Sunday, September 11, 2011

Making Changes

I've just finished reading the September/October issue of MomSense magazine and a great article called "Changing Directions" by Sharon A. Hersh (  She writes all about how to parent differently than you were raised.  She says:
"Researchers have discovered that the single most important predictor of how we will parent is how we were parented as a child.  It's as if we have a GPS programmed in our brains that directs us in our parenting.  This can be a blessing if we learned to respond with patience and encouragement.  But it can be a curse if our internal programming directs us to yell and to criticize."
Her article is very encouraging, with helpful suggestions to those who wish to parent differently than they may have been.  One of the lovely things is that is it not one of those "bash your parents" articles, either.  Rather, it is asking us to take a long, hard look at our own parenting and make changes if needed.

I have seen first hand that this CAN be done.  The examples I have seen in my family's history lead me to believe that I can change and be the kind of mommy I choose to be.  For example:
  • My Grammy's mother was a bitter, controlling woman.  She used guilt to attempt to get her children to do what she wanted them to do.  She didn't even go to her daughter's weddings because "they were leaving her".  Grammy didn't like that side of her mother's personality and decided not to emulate it.  As a result, my Grammy was a positive person who never tried to control her family, just guide them, if they needed help. 
  • Momma Bear's mom (my Mimi) is a complainer.  If you call Mimi, pull up a chair, because she's going to tell you all about her ailments for a LONG time, in a most dramatic fashion.  And if you call her, she's going to tell you who all hasn't been calling her lately (funny phone she has, only takes incoming calls, apparently she can't call out....).  Momma Bear has some crap stuff in her life that would be complain-worthy, but she doesn't gripe.  She does what has to be done and goes on.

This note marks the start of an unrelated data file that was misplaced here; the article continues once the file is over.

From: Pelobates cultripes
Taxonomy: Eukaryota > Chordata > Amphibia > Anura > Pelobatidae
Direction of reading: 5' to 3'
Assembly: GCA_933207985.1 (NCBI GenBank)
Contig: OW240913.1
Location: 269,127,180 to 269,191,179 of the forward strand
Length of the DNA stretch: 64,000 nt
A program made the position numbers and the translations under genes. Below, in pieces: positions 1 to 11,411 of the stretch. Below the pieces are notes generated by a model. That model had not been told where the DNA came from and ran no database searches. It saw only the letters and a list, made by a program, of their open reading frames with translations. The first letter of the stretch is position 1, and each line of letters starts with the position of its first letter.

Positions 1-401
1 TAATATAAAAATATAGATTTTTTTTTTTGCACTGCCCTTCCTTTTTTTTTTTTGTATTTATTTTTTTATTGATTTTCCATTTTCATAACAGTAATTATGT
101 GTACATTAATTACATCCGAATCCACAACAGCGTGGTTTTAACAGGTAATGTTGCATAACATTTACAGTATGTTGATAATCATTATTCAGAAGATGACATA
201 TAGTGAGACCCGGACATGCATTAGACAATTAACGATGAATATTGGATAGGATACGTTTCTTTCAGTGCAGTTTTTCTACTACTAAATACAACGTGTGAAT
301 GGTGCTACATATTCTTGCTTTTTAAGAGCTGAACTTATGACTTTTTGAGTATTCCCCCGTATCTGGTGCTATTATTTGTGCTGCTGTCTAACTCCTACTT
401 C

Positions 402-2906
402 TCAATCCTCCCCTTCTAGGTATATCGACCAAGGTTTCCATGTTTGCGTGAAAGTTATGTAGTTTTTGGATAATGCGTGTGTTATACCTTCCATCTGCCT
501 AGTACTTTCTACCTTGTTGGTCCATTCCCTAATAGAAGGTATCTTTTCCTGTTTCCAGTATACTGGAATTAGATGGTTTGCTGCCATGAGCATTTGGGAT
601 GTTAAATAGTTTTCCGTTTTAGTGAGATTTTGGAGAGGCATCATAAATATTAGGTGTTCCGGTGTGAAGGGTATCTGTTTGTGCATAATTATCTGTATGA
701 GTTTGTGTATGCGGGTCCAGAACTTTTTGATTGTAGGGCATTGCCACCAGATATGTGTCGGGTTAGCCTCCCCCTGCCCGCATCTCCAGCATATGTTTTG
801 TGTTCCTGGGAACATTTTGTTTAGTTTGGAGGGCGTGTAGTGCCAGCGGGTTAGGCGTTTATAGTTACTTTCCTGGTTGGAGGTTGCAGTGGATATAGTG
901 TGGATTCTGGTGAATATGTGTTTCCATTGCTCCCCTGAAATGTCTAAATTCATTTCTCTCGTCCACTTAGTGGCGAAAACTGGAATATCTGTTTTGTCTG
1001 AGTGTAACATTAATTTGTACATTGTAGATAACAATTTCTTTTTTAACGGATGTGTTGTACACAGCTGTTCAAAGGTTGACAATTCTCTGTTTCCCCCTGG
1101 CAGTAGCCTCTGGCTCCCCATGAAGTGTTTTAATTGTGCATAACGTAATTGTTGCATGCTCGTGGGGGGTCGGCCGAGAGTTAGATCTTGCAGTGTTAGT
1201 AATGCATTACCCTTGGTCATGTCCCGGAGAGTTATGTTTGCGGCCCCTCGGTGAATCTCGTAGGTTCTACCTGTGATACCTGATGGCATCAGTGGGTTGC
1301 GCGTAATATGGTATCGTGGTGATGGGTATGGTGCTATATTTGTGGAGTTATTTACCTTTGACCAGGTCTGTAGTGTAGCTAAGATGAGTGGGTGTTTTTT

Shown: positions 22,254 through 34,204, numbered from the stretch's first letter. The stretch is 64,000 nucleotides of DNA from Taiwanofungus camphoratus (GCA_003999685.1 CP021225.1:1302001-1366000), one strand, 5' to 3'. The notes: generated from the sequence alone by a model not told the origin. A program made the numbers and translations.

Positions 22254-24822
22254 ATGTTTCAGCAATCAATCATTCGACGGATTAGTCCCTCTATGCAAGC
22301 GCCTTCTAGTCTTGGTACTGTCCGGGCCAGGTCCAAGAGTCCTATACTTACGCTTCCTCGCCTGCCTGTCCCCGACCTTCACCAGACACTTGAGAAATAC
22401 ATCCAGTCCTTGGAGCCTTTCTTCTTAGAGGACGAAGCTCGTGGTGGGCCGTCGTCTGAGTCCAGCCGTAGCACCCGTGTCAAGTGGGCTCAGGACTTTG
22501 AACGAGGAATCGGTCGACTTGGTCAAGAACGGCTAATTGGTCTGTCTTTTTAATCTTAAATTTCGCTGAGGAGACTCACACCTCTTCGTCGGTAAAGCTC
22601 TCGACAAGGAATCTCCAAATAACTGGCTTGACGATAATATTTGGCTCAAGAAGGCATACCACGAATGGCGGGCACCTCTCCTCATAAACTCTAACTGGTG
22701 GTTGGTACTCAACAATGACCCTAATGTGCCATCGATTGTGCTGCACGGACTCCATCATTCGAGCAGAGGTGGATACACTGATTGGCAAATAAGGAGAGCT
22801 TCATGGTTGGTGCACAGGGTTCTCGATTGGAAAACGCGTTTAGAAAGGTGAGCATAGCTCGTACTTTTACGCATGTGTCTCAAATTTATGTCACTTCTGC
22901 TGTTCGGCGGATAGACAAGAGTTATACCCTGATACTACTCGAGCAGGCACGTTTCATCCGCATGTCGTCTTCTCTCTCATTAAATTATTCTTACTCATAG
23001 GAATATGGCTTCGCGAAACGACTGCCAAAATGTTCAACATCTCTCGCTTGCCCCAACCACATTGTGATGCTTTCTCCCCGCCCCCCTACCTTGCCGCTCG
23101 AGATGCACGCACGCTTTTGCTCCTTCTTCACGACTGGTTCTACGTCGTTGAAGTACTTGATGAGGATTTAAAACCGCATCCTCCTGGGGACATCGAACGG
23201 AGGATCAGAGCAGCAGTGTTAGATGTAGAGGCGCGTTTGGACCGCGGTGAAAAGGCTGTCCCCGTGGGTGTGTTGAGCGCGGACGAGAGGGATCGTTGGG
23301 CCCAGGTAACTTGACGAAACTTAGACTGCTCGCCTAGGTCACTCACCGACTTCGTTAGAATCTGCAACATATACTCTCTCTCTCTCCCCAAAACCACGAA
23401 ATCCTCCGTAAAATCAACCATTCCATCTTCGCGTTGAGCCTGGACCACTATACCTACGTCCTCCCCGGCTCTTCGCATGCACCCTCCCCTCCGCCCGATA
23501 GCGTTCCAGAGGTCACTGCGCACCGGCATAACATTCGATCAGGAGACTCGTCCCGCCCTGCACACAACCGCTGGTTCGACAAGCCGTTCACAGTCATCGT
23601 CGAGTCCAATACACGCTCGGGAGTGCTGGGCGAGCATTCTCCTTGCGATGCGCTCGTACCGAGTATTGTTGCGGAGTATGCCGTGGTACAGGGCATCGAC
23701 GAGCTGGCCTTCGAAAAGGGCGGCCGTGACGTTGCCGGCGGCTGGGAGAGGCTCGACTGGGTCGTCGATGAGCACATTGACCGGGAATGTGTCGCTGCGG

• Big Poppa's mom (Engineer's Mammaw) tried to be controlling.  From her nursing home, she attempted to boss around her entire family.  The Engineer and I went to see her a few days after returning from our honeymoon and took her a chocolate pie.  Her response was "Now you can come back every week and bring more pie".  Her domineering attitude guaranteed her few visitors.  Big Poppa lets his family do what they want.  He has plenty of advice, to be sure, but bossing isn't his style.
All of this gives me hope.  When I look back at a day where I lost my temper too quick, raised my voice too often, threatened instead of taught and spanked instead of using a time out, I remember.  I remember those before me who fought to be different, and I know that someday, I will be too.

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